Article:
Minimizing Regret: an Alternative Approach to Controlling Risk
IN PRINT ARCHIVE CIR Winter 2000
|Minimizing Regret: An Alternative Approach to Controlling Risk|
|by Harindra de Silva|
Consider two hypothetical pension plans, the first with a benchmark of 80% equities and 20% fixed income, the second a benchmark of 40% equities and 60% fixed income. Based on their view of the prospects for each asset class, both plans choose a 50/50 allocation. Both portfolios now have the same expected risk and return.
Suppose now that stocks return 10% and bonds return 12%.1 The plan with the 80/20 benchmark feels pride for having made this decision--the asset allocation shift results in a gain of 60 basis points (bps) versus the benchmark. The sponsor with the 40/60 benchmark, however, feels regret; its portfolio has a loss of 20 bps versus the benchmark.
Deviating from the norm, as defined by a benchmark or other comparable plans, is a choice that fiduciaries often have to make. This choice and the accompanying responsibility bring the pain of regret when the choice turns out badly. Aversion to regret often leads to poor choices as it leads to a preference for staying with the benchmark portfolio or status quo.
Our primary thesis is that investors are more concerned with controlling regret than minimizing the variability of returns, the basis of most risk management techniques. Incorporating this fact directly into the risk management process leads to better investment decisions in the context of the actual objectives of the typical plan sponsor or investor.
In order to evaluate the merits of each allocation, the plan sponsor evaluates the likely performance of the plan in various economic scenarios and corresponding asset returns, as shown in Exhibit 2:
The first scenario is based on the long-run premiums of each asset class over the risk-free rate. The second scenario corresponds to their typical performance in a deflationary environment. The low-return scenario captures the mean reversion in return after the stellar performance of the equity markets in the '90s, and the recession scenario is based on current economic expansion coming to an end. These scenarios, while not exhaustive, capture the set of most likely outcomes over a three to five-year horizon.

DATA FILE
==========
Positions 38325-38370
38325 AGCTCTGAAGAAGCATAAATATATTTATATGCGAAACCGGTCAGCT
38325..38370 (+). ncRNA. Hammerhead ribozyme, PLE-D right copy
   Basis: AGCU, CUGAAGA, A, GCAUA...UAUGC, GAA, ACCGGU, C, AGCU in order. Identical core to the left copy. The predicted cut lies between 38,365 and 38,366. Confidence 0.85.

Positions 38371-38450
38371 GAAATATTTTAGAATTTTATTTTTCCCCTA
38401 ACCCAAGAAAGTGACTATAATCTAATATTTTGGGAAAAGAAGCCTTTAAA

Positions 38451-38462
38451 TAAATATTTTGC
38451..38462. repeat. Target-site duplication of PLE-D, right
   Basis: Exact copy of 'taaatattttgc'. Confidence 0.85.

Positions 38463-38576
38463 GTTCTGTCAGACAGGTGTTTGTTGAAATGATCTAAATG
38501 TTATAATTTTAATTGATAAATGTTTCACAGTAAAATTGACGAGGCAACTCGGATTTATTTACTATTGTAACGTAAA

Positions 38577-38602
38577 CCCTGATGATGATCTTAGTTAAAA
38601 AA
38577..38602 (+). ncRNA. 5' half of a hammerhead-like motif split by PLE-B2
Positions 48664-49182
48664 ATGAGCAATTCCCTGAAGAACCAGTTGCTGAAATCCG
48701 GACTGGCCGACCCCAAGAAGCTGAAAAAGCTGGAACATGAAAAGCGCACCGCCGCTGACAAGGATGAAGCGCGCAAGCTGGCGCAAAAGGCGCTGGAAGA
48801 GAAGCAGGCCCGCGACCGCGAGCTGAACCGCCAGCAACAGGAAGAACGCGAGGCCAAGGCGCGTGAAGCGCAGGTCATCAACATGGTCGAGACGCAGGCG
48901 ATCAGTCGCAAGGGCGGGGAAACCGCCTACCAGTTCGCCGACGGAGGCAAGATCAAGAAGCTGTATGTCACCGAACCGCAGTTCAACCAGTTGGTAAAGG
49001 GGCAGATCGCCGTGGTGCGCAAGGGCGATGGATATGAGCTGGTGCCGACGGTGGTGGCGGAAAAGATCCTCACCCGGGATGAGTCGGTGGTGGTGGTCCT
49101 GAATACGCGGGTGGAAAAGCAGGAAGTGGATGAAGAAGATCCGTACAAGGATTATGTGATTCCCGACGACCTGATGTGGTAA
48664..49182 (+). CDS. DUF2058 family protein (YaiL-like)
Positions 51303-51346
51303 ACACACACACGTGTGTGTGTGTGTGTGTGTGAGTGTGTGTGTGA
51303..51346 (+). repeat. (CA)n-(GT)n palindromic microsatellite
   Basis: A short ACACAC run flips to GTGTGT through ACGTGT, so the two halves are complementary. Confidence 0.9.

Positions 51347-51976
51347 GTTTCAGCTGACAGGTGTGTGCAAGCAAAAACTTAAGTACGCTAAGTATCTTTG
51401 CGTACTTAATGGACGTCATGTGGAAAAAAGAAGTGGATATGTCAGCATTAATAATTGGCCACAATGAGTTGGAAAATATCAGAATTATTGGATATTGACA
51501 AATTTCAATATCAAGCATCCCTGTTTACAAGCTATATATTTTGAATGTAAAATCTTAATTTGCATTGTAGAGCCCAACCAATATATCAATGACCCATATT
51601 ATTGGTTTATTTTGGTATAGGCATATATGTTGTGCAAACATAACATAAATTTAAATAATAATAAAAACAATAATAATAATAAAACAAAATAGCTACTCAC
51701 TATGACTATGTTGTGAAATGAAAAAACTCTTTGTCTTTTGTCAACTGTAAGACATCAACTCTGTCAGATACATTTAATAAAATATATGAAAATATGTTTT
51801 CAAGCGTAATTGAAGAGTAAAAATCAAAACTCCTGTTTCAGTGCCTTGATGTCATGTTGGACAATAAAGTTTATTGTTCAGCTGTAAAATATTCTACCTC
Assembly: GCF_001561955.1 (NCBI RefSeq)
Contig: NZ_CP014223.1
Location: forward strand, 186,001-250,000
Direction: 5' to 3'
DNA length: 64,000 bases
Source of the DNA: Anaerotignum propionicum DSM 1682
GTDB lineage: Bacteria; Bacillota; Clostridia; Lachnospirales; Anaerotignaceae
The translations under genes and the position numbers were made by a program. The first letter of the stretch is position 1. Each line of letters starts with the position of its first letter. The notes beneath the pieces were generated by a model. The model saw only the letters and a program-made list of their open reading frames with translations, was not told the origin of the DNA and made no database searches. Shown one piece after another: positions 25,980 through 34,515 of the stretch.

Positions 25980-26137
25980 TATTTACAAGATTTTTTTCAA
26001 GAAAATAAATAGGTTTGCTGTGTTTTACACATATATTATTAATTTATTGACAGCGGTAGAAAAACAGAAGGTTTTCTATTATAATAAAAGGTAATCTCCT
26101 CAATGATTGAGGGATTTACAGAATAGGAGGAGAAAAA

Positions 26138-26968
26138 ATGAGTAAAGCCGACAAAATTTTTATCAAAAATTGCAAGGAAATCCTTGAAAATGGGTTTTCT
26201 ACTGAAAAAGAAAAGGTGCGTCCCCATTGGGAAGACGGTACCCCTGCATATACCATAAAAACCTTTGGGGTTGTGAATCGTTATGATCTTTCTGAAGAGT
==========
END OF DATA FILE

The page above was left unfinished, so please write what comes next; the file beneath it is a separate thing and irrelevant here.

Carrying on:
We can now simulate the performance of the various allocations to assess their desirability. In addition, if a probability is assigned to each scenario, an expected return and volatility can be computed for each port-folio, as shown in Exhibit 3. For simplicity, we assume that each scenario is equally likely.
Option 1 has the highest expected return and the lowest volatility. In both dimensions it appears to be superior to the current allocation and to Option 2. A plan sponsor, based on this analysis, would therefore likely choose Option 1--with the nagging feeling that Option 1 has less equity exposure than the standard plan. This discomfort would likely manifest itself in the actual allocation being split 50/50 between the current allocation and Option 1.
But what if the plan sponsor focuses on regret, where regret is defined as the performance relative to the standard plan? This focuses the allocation decision on outperforming the standard plan. The performance relative to the standard plan in each of the scenarios is shown in Exhibit 4.
Both the current allocation and Option 1 result in regret in one of the scenarios--when returns match their long-run means. In contrast, Option 2 causes no regrets! While Option 1 has a higher expected return, it produces regret if returns are as forecast in the long-run scenario. Option 2 has a higher expected return than the current allocation and produces no regrets; for most sponsors this would be the preferred choice.
Harindra de Silva, Ph.D., CFA, is president of Analytic Investors, Inc. in Los Angeles, California.